Wednesday was Maija's day off from work, and our first destination was a luncheon concert at Concertgebouw. It was a relaxed event with even the musicians dressed very casually. The concerto sounded eerily familiar until the final part, which was something I've listened to many times... but I still wasn't sure of the composer. Soon it dawned upon us that, of all the composers, it had to be Sibelius :) with his Violin Concerto op. 47.
Spending the afternoon in the main shopping streets, it was snowing quite heavily. It went to the point that we longed to get somewhere indoors; the weather was not quite freezing, and streets had become mushy ditches of sleet. It was time for pizza then, and I was glad being able to enjoy the taste of good food again.
Thursday came by with my ticket to London. Long story short, the flight was cancelled due to bad weather, and I ended up wasting much of the day at the airport. Easyjet was not able to get me to London on time — I was going to leave London no later than Saturday. I began thinking about alternatives like a ferry or the train. It looked a little too complicated. The thought of getting stranded somewhere like Rotterdam or Brussels after I'd missed the last boat/train felt more than slightly intimidating. I'd much rather be stuck a little longer in Amsterdam where I had a friendly place to stay. In a quick decision, I started to look for a web access point, which turned out way too hard considering how useful it would be on an airport. I booked a Blue1 flight to Helsinki for the next day.
It was another nice and quiet night then, with some more pizza, this time from a local place affectionately known as Slaughterfest. My flight would leave late on Friday night. Though I'd wasted so much of Thursday (and not just the time, also the money spent on the new flight and the unused London-Tampere flight) I was now expecting a full day to spend in Amsterdam.
The random walks paid off substantially. I found my way to the local Cyberdog outlet, having missed Camden, and with some additional shopping I totalled four shirts, a woolly hat, and some gedogen consumables. Other highlights were a visit to the Torture Museum and an Indonesian dinner.
That night, flights were still being late and even cancelled due to the snow, but to a lesser extent than before. Mine was about an hour and a half late, which was not too bad after all the setbacks I'd gone through. At 9 am on Saturday I got home where everything now feels cold and boring in comparison.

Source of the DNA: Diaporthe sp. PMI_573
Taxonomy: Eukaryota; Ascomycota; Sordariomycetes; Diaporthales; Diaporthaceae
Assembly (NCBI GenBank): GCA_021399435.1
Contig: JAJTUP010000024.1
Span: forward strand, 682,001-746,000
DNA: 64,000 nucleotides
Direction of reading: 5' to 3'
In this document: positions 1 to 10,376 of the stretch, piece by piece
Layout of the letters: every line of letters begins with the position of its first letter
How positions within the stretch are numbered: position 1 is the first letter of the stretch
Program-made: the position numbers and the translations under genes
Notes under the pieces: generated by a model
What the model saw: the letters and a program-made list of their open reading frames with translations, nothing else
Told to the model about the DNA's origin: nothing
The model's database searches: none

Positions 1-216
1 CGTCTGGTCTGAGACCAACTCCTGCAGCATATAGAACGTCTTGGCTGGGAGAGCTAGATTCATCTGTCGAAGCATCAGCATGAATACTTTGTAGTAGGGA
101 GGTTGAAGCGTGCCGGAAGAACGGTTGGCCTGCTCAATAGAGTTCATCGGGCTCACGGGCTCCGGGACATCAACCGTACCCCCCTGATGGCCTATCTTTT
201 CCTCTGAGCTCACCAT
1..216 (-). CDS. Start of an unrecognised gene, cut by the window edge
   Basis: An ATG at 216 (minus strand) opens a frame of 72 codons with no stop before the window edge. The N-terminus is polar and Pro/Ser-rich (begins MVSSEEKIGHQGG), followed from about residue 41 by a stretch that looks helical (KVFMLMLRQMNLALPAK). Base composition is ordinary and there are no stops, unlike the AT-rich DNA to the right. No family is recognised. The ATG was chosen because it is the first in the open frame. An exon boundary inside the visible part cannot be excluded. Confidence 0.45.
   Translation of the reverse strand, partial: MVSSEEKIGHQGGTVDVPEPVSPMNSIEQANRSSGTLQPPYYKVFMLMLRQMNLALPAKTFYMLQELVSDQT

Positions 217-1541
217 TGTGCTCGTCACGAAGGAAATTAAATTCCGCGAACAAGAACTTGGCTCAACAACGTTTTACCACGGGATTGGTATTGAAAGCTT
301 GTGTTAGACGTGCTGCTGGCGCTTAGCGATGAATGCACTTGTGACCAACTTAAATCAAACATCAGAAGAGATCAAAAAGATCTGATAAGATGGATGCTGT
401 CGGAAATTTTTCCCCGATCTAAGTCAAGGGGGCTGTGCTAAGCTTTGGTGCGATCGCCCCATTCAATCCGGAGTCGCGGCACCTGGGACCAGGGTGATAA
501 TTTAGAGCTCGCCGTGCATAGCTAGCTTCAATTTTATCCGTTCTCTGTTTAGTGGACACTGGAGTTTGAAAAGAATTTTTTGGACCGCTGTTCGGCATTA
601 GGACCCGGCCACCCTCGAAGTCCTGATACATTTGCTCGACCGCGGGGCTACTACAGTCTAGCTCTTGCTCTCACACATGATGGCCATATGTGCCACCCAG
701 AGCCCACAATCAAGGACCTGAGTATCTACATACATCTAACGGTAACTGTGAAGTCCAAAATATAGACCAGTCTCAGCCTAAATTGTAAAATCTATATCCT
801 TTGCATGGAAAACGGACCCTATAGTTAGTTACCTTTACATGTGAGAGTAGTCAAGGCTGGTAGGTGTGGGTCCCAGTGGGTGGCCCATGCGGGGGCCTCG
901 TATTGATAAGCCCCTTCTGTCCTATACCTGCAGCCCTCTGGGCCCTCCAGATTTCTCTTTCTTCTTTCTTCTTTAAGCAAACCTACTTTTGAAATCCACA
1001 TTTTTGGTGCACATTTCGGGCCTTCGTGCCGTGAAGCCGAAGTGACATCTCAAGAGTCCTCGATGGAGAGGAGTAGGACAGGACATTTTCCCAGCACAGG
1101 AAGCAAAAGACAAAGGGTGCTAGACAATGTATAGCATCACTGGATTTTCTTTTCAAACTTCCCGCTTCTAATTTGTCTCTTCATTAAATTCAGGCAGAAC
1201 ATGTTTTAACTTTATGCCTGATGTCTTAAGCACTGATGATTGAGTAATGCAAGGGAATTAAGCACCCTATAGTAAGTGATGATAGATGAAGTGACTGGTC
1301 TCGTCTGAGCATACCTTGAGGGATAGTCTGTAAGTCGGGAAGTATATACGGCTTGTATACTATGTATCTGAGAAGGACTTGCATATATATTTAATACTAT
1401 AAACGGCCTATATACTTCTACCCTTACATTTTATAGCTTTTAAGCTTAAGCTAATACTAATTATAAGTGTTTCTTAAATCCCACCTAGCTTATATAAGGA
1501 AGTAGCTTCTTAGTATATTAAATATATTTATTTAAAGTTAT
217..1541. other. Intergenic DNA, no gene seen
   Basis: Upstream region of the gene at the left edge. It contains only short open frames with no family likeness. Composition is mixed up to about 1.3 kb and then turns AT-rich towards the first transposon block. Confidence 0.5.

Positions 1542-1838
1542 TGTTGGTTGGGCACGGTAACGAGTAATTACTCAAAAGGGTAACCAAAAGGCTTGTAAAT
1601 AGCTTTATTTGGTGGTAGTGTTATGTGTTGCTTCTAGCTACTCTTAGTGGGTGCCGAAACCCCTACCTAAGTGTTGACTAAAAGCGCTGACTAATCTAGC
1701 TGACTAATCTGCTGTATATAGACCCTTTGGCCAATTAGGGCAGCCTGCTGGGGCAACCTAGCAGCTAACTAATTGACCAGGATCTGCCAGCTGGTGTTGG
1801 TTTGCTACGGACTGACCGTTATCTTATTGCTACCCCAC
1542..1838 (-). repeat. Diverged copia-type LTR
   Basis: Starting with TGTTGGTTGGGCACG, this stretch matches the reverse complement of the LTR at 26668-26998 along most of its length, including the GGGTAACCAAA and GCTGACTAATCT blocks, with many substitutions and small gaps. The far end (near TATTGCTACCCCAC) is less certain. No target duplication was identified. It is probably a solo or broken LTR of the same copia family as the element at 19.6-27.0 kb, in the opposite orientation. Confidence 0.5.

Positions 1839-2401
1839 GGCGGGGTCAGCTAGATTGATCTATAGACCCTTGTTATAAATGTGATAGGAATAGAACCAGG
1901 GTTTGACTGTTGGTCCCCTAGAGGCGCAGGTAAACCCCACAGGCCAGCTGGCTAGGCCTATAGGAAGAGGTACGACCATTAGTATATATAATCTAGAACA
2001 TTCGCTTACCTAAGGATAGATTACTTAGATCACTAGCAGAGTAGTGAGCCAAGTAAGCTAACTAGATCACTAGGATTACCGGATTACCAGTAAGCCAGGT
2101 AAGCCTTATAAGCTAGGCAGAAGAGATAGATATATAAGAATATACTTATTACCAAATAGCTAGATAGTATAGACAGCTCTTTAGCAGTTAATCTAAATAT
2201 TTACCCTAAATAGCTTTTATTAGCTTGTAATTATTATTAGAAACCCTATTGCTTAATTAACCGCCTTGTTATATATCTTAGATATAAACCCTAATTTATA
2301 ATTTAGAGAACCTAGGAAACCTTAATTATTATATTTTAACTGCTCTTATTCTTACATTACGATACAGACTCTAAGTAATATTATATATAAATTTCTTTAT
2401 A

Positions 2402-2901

The Dutch way of living deserves a little more attention. After my
visit I'm not much more informed, as I spent my time with foreigners,
but some of the ideas oozed through from the surroundings.
The words gezellig and gedogen pretty much cover the idea. The latter means things that are not illegal, but not quite legal either. The Dutch seem like people who shamelessly enjoy life and its pleasures, not worrying so much about the details of what's lawful and accepted, as long as nobody gets hurt. Consequently, things like prostitution and the sale of cannabis are legal, but that's merely the tip of the iceberg.
I think the Finnish are quite opposite in a sense. We seem to be keen on following every last bit of law, especially when it is to our benefit. The laws here could be seen as a way to enforce that your neighbour is not better off than you are.
So, after seeing how gezellig everything works in the Netherlands, combined with the usual knowledge of legal cannabis, gay marriages etc., I thought it must be a really advanced, flexible and intelligent society.
That was until I saw the hoisting hooks.
Real estate in Amsterdam being traditionally scarce, houses are generally built with inhumanly narrow staircases. At that point the constructors must have thought something like, oops, we need to do something to enable people move their furniture. Moving is done through windows by hoisting stuff up or down with rope. Hence the hooks near the top ends of houses.
I can somehow understand this when it comes to ancient canalside houses, but even modern buildings have these. Such tradition lock-in seems to go against the general progressive ideals the Dutch have. On the other hand, some level of tradition is probably essential to things gezellig.
Another strangeness about staircases there is that there can be lots of staircases in one building, like one per each apartment. Perhaps space could be saved by sharing these functions, and the resulting staircase might be big enough to carry couches and shelves through.